Skip to content

For the first time in more than a year, a Royal Caribbean ship is setting sail in North America

June 11, 2021
5 min read
For the first time in more than a year, a Royal Caribbean ship is setting sail in North America
This post contains references to products from one or more of our advertisers. We may receive compensation when you click on links to those products. Terms apply to the offers listed on this page. For an explanation of our Advertising Policy, visit this page.

It's finally comeback time for Royal Caribbean in North America.

In a major milestone for the cruise industry's long-delayed return to operations in the region, the world's largest cruise line on Saturday will operate its first Caribbean sailing since the start of the coronavirus pandemic in early 2020.

The voyage will be a seven-night trip out of Nassau in the Bahamas on the line's 3,114-passenger Adventure of the Seas. It'll feature calls at Cozumel in Mexico and Perfect Day at CocoCay, Royal Caribbean's private island in the Bahamas.

For more cruise news, reviews and tips, sign up for TPG's cruise newsletter.

Adventure of the Seas will be just the second big cruise ship to resume operations in North America since March 2020. Royal Caribbean's sister line, Celebrity Cruises, began sailings out of St. Maarten (the Dutch side of the island of St. Martin) on June 5 with a single ship, Celebrity Millennium.

The Royal Caribbean and Celebrity sailings are just the start of what soon will be a flood of cruise vessels resuming operations in North America.

For starters, Celebrity has another ship starting up Caribbean sailings out of Fort Lauderdale on June 26. Luxury line Crystal Cruises will follow a week later with a startup of Bahamas sailings out of Nassau.

In addition, seven separate major cruise lines have announced plans to restart cruises to Alaska out of Seattle in July and August.

While many vacation spots on land in North America have reopened to tourists in recent months as COVID-19 cases have fallen, cruise lines have been delayed in restarting sailings due to restrictions implemented by the U.S. Centers for Disease Control and Prevention (CDC).

Sign up for our daily newsletter

Until recently, the CDC had blocked all but the smallest cruise ships from sailing in U.S. waters, which has effectively shut down big-ship cruising in North America. Most big cruise ships that sail in North America use U.S. ports as a base.

The CDC restrictions are behind Royal Caribbean's decision to operate this weekend's sailing out the Bahamas and only include stops at non-U.S. ports. By originating the trip in a non-U.S. port and not including U.S. port stops, the line does not need the approval of the CDC to operate the voyage. Royal Caribbean only requires the approval of officials in the destinations that Adventure of the Seas will visit, which the line now has.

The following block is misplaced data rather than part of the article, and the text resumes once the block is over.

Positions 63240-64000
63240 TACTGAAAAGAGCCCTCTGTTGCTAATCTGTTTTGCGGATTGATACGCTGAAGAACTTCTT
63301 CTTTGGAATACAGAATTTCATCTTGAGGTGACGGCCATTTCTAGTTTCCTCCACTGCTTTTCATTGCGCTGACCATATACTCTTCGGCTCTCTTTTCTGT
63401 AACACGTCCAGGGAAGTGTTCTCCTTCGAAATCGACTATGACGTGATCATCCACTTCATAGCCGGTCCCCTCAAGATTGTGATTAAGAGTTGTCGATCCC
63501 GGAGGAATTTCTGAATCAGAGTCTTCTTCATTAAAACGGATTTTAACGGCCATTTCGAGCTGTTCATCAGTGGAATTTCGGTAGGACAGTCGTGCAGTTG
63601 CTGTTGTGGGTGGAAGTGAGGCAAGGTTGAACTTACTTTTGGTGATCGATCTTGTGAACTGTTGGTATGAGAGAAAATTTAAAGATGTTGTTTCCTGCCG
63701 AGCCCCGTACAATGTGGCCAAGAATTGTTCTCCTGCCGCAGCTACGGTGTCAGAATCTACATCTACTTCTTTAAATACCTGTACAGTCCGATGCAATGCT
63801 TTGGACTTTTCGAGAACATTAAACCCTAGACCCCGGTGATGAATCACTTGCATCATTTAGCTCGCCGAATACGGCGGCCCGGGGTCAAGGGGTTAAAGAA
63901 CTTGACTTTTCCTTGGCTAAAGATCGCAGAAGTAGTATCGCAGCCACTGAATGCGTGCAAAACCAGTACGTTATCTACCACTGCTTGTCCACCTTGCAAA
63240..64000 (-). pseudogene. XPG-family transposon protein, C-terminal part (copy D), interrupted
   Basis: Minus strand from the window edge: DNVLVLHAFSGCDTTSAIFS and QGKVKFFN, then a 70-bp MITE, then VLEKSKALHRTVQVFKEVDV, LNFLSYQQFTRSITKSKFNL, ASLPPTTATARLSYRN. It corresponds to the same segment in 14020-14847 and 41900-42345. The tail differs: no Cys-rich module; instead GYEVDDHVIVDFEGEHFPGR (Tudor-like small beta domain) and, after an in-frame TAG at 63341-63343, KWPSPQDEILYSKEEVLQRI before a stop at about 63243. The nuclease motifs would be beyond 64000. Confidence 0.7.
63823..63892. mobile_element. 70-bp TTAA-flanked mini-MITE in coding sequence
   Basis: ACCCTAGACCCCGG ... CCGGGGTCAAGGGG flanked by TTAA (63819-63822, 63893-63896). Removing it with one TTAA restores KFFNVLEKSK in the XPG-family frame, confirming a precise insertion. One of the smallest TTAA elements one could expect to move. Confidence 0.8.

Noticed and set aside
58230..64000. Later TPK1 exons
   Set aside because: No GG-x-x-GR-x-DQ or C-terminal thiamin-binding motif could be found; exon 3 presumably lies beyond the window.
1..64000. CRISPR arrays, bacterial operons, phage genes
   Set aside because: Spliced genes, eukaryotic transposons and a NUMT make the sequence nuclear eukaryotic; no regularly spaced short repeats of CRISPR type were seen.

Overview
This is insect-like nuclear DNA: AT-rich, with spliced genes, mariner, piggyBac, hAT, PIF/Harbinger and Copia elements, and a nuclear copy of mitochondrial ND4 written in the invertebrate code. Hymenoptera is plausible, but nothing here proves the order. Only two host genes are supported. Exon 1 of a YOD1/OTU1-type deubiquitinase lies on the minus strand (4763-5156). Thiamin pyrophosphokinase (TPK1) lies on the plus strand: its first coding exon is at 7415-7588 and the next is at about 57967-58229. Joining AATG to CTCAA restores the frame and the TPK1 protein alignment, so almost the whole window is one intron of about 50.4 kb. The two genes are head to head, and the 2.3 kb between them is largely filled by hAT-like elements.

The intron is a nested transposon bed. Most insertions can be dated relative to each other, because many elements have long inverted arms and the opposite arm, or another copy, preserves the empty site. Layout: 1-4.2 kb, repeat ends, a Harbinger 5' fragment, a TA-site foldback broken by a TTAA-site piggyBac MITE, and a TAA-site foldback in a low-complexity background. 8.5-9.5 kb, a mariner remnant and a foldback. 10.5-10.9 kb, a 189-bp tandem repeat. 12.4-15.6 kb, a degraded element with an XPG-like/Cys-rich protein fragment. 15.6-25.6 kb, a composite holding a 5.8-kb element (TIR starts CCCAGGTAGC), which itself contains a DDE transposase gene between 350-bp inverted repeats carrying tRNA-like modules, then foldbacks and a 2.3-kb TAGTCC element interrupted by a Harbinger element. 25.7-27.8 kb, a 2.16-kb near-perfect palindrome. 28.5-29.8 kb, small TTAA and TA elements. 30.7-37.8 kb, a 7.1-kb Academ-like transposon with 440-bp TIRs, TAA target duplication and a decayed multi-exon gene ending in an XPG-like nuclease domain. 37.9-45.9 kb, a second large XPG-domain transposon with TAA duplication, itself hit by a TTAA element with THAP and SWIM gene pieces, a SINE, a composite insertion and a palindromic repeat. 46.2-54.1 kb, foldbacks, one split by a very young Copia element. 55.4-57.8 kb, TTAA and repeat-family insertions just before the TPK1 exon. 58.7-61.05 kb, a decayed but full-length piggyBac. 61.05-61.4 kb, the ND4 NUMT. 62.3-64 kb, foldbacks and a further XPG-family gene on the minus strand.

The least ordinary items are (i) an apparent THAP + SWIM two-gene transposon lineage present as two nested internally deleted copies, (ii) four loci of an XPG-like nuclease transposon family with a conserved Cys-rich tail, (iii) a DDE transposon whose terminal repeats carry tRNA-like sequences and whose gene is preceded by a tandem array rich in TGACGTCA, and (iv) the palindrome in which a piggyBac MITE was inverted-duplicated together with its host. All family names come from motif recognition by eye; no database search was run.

While Adventure of the Seas and Celebrity Millennium are the first two big cruise ships to restart operations in North America since the coronavirus pandemic began, they're not the first cruise ships of any size to restart -- or at least attempt to restart -- operations.

The Royal Caribbean and Celebrity restarts in the Caribbean come seven months after small-ship specialist SeaDream Yacht Club attempted to resume voyages in the Caribbean with a small, yacht-like vessel called SeaDream 1. Alas, the sailing did not go particularly well. It ended with a COVID-19 outbreak and a multi-day quarantine for passengers. SeaDream subsequently canceled months-worth of sailings that it had planned for the winter and spring in North America.

There also have been several dozen cruises on small riverboats and other small vessels operated in the past two months on U.S. rivers and intracoastal waters. All of the trips have been on vessels that carry fewer than 250 passengers and crew, which are not subject to CDC regulation.

Still, the Royal Caribbean and Celebrity Millennium sailings this month mark what many consider the true kickoff to a comeback of cruising in North America. Big-ship sailings in North America -- particularly in the Bahamas and the Caribbean -- account for a significant percentage of all cruises taken worldwide.

Like all of the lines in the midst of restarting departures, Royal Caribbean is implementing a long list of new health and safety measures on Adventure of the Seas designed to prevent the spread of COVID-19 on board.

The new measures include a requirement that all passengers 16 years and older must be fully vaccinated for COVID-19, with final doses administered at least 14 days prior to sailing.  Starting Aug. 1, all passengers age 12 and older must be fully vaccinated.

The line also is requiring that all passengers -- even vaccinated passengers -- be tested for COVID-19 before boarding Adventure of the Seas on the day the ship sails. This latter requirement was just added on Thursday -- just two days before the ship's first departure.

Planning a cruise? Start with these stories:

Editorial disclaimer: Opinions expressed here are the author’s alone, not those of any bank, credit card issuer, airline or hotel chain, and have not been reviewed, approved or otherwise endorsed by any of these entities.